St. David man crashes power glider and lives to tell the tale

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6 July 2012

ST. DAVID– A man is fortunate to have escaped injury after he lost altitude while piloting a recreational aircraft and crash landed into a tree canopy while flying in St. David late Thursday evening.

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STILL HANGING IN THERE - Friday morning, the PPG recreational aircraft was still suspended in the top boughs of the pine trees in which it crash-landed. Luke Beaulieu and family members were at the site puzzling over how to remove the machine from it's perch approximately 60 feet off the ground. - Pettengill Jerkins image

“That’s probably a once-in-a-career call,” said Sergeant Ross Dubois of the Madawaska Police Department who responded to the scene to help with crowd control.

Interim Madawaska Fire Chief Peter Parent said his department received the call about the crash at 8:22 p.m. Thursday evening. He reported that 18 responders from the Madawaska Rescue Team went to the scene to assess the situation where they found the pilot, Luke Beaulieu, of St. David suspended in the tree just below the aircraft.

Beaulieu was flying his powered power glider (PPG), a member of the ultralight family of recreational aircraft, above his family’s property along Route 1 in St. David when he noticed he was losing altitude as he attempted to maneuver a turn.

Parent said Beaulieu appeared in good health when they arrived on the scene, but the responders were concerned with his precarious position below the aircraft that was still dangling about 60 feet high in the branches of the pine trees that broke its fall. When the responders determined that the department lacked the necessary experience and equipment to remove Beaulieu from the tree, they called in reinforcements. Andrew Marquis of Marquis Tree Service arrived on the scene shortly before a crew of seven high-angle climbers from the Edmundston Fire Department.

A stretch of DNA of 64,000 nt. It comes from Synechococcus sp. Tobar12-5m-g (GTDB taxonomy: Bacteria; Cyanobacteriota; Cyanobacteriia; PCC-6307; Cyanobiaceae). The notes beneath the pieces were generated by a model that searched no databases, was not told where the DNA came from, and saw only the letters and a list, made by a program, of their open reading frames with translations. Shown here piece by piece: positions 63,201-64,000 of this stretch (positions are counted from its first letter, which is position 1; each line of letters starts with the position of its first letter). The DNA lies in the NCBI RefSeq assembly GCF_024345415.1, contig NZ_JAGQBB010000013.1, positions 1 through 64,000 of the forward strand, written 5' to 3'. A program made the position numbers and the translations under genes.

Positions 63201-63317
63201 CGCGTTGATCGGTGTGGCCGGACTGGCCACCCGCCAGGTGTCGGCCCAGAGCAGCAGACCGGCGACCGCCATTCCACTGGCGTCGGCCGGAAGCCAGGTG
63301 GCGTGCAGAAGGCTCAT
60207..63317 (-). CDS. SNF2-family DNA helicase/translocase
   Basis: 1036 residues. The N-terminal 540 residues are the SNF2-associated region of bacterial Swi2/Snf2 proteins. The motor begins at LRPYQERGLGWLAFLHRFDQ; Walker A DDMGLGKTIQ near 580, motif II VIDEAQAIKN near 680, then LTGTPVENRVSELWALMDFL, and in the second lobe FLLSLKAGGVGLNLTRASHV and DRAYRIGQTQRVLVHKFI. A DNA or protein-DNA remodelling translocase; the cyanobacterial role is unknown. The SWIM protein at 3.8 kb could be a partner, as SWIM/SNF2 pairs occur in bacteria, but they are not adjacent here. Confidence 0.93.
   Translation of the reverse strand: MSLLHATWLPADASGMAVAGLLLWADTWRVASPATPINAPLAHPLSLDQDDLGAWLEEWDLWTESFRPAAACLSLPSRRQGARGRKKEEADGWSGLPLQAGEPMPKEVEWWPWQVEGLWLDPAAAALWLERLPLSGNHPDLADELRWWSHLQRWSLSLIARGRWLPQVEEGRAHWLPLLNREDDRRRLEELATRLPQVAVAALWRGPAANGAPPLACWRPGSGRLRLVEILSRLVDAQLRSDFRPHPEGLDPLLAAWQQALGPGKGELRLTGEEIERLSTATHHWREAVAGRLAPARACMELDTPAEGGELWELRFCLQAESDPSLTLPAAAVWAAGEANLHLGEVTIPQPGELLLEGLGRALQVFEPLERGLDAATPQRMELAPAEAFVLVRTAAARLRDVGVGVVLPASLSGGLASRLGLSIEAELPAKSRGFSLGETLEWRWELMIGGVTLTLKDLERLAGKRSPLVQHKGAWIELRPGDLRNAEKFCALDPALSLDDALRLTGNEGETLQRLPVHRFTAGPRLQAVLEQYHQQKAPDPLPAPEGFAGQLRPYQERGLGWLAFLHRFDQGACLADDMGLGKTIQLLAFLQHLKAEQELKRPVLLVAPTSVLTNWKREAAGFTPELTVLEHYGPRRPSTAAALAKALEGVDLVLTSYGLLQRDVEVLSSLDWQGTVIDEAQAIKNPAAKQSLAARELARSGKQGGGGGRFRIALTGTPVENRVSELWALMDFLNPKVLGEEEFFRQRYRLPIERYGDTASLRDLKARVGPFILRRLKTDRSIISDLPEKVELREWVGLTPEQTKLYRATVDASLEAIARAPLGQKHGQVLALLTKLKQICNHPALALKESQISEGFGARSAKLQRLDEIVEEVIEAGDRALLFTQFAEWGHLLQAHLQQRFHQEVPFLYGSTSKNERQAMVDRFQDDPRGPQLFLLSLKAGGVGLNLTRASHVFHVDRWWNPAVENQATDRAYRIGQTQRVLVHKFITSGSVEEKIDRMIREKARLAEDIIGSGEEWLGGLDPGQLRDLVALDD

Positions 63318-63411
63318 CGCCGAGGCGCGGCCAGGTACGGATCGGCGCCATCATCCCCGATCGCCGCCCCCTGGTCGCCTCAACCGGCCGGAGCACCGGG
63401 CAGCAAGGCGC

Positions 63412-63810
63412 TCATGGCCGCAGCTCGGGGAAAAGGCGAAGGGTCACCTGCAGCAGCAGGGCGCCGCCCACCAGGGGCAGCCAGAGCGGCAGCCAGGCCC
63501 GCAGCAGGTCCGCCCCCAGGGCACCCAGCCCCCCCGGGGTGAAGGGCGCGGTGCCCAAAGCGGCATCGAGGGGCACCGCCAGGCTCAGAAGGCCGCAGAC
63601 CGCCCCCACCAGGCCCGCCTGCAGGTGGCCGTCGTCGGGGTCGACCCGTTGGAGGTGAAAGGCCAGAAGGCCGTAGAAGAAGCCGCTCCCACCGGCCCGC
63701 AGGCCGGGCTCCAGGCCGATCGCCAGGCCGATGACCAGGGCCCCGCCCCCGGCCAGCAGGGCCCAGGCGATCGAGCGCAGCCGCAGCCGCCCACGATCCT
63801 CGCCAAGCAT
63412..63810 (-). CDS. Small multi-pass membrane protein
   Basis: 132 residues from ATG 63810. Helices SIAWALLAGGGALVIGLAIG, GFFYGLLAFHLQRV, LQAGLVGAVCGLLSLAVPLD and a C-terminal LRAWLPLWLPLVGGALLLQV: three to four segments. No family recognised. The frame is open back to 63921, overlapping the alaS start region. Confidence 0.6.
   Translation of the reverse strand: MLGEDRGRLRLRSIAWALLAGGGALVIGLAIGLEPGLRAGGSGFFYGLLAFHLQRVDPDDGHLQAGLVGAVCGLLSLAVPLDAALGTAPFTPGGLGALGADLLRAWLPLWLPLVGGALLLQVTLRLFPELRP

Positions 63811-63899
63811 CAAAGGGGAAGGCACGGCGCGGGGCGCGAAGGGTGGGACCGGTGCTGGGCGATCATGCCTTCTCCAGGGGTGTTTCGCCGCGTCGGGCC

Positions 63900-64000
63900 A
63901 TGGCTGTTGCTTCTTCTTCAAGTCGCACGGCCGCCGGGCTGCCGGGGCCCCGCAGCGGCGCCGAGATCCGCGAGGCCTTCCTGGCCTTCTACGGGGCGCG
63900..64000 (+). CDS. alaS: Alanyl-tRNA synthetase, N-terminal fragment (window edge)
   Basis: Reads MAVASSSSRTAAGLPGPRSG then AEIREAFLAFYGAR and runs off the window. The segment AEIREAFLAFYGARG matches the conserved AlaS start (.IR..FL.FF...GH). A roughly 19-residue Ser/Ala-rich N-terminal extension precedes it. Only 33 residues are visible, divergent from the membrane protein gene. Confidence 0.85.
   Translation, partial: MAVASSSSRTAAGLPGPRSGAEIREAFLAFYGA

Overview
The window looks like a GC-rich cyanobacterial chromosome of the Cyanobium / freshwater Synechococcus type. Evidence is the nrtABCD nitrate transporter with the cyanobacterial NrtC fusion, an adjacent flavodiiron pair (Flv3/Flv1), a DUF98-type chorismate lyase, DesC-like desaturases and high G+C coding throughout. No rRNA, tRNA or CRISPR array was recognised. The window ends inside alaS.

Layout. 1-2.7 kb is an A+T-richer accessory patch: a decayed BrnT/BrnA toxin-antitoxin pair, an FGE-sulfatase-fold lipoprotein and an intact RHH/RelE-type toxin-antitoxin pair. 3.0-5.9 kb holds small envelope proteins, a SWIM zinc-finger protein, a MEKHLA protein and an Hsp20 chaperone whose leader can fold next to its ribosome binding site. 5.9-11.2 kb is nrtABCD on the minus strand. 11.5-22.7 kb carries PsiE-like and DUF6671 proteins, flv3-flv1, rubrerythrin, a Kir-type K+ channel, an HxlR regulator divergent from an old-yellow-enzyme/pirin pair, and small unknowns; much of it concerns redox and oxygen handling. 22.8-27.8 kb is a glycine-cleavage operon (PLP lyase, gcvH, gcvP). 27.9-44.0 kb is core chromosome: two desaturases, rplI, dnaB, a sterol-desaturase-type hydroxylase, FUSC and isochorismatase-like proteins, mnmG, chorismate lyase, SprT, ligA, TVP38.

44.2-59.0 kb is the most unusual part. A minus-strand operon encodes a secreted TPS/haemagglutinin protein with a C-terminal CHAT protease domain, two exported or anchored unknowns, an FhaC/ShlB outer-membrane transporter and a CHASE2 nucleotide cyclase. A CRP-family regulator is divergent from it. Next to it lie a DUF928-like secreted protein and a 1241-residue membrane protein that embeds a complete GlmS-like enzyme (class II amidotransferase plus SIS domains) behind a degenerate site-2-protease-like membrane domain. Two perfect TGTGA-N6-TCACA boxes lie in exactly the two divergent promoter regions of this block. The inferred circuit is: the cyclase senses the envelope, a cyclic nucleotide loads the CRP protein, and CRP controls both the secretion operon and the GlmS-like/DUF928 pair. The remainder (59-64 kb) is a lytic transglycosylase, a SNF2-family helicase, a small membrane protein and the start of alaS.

“Marquis brought his experience and equipment for tree climbing,” said Parent.

Beaulieu conversed and joked with the rescue crews while they worked to first unstrap him from the glider to relocate him to a nearby tree placing him out of the immediate potential danger of the glider falling on top of him. Once he was relocated, the crews then lowered him safely to the ground at approximately 10:15 p.m. An ambulance crew checked him over and found him to be uninjured.

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LUKE BEAULIEU - Safe and sound and on the ground. - Pettengill Jerkins image

“I was just hanging out in the tree for a couple of hours,” said Beaulieu.

“He was very lucky,” said Parent. “It could have been a lot worse.”

When Beaulieu noticed he was losing altitude, he looked for the closest spot to land, which happened to be the canopy of an old tree farm. Parent said that because the treetops were all even, the landing was actually quite soft compared to what it might have been in a natural forest with mixed trees.

Beaulieu agreed with the assessment of the landing, saying it was an “ideal location in the top of the evergreens.”

“What a soft landing it was,” he said. “I was like, wow, this is just like a Serta mattress.”

His family, who were watching from a nearby field as Beaulieu flew, and crashed, his craft, rushed to the trees to check on his condition.

 “It was all part of my strategy, I wanted to put on a grand finale,” joked a safe and sound Beaulieu the morning after the incident.

His nephew Josh Beaulieu, who works as a paramedic and firefighter in Connecticut and was visiting for the holiday, talked him through the situation until help arrived, reminding him to stay as still as possible, but to also keep his legs moving to prevent loss of circulation.